Exploring transcription processes when children with and without reading and writing difﬁculties produce written texts using speech-to-text
Keywords:reading and writing difficulties, writing processes, speech recognition, speech-to-text, children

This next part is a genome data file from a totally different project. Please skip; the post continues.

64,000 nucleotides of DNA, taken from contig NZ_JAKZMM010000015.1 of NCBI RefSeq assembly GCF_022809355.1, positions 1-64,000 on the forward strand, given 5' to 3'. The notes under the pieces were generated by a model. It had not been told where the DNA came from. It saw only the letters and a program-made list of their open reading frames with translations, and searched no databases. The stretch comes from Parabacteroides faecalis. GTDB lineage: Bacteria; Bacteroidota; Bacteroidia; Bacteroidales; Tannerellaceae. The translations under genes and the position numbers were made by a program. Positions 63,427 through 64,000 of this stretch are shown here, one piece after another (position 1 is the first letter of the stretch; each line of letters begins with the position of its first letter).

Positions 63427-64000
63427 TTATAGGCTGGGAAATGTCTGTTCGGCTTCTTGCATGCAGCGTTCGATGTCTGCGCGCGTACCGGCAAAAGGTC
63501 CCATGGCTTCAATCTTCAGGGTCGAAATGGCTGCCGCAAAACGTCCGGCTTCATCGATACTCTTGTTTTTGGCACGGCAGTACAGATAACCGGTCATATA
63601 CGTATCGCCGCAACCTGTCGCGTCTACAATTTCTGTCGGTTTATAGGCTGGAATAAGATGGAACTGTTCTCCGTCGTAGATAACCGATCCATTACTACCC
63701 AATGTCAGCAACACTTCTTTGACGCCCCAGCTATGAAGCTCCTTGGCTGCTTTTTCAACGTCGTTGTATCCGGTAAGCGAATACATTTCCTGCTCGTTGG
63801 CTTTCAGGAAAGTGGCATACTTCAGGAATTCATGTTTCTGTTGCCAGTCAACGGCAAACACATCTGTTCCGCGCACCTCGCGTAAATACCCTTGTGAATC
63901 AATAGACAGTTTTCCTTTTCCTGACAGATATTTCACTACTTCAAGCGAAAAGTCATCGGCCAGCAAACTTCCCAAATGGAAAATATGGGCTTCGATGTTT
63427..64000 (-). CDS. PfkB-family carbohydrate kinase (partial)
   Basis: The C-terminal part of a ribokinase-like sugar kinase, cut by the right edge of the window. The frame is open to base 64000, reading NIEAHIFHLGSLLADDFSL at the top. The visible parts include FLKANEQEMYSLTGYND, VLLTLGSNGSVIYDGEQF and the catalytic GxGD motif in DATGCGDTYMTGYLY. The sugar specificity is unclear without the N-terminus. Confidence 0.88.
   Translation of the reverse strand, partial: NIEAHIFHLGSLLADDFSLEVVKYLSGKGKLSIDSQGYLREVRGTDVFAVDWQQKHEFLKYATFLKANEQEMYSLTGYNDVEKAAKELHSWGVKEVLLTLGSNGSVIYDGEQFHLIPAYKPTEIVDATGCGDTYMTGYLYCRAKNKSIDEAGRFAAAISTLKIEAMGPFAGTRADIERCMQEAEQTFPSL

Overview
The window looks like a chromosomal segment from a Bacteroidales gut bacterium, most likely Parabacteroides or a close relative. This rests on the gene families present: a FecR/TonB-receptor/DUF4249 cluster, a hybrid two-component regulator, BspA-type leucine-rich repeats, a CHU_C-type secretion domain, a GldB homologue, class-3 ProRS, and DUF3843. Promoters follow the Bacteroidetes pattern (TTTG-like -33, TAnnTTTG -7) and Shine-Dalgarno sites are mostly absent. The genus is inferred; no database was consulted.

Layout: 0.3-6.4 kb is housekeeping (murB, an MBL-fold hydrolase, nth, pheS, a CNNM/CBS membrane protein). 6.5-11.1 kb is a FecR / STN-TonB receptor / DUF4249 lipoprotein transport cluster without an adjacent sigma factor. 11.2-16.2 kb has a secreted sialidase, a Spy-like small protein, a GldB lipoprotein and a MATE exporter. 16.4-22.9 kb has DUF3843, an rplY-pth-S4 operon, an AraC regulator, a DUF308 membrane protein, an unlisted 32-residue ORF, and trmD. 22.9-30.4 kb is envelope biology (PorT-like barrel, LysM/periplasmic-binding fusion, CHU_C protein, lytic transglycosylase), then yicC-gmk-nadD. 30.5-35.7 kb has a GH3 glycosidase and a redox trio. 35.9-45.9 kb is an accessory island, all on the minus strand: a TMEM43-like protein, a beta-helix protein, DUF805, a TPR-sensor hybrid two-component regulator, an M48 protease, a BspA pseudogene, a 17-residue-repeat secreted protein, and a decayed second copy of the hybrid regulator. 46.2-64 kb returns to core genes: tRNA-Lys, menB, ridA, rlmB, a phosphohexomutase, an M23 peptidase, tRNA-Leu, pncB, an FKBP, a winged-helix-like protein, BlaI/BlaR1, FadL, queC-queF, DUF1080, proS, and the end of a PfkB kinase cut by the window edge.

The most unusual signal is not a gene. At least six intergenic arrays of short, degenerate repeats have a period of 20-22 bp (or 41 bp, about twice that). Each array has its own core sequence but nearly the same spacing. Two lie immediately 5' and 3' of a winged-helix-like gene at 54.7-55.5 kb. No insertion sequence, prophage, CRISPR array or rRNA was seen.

Fluent transcription is hard to establish for children with reading and writing difficulties, due to problems with spelling. It has been proposed that composing by speech-to-text (STT) could facilitate their transcription, by circumventing the spelling process. To investigate this, transcription and error correction processes, and their relation to production rate (text length/time on task) was investigated in a sample of Swedish 10–13 year olds with and without reading and writing difficulties using STT to write expository texts. We determined effects of individual abilities: working memory, spelling, decoding, and the ability to interact with the STT tool under optimal conditions (STT success rate) on burst length, burst accuracy and production rate. Production rate was predicted by working memory capacity, by how long bursts the children produced, and by how accurate those bursts were. Further, burst accuracy was only predicted by a child’s STT success rate (in a test), but none of the other individual abilities. Dictating more than one word at a time and combining STT and keyboard use were identified as two useful strategies that can be taught in STT instruction. The results indicate that composing text using STT is a cognitively complex process placing heavy demands on working memory, and that STT success rate (that is, the combined effect of the technical capability of the STT tool and the participants output) is crucial to gain a fluent transcription without unnecessary disruptions.
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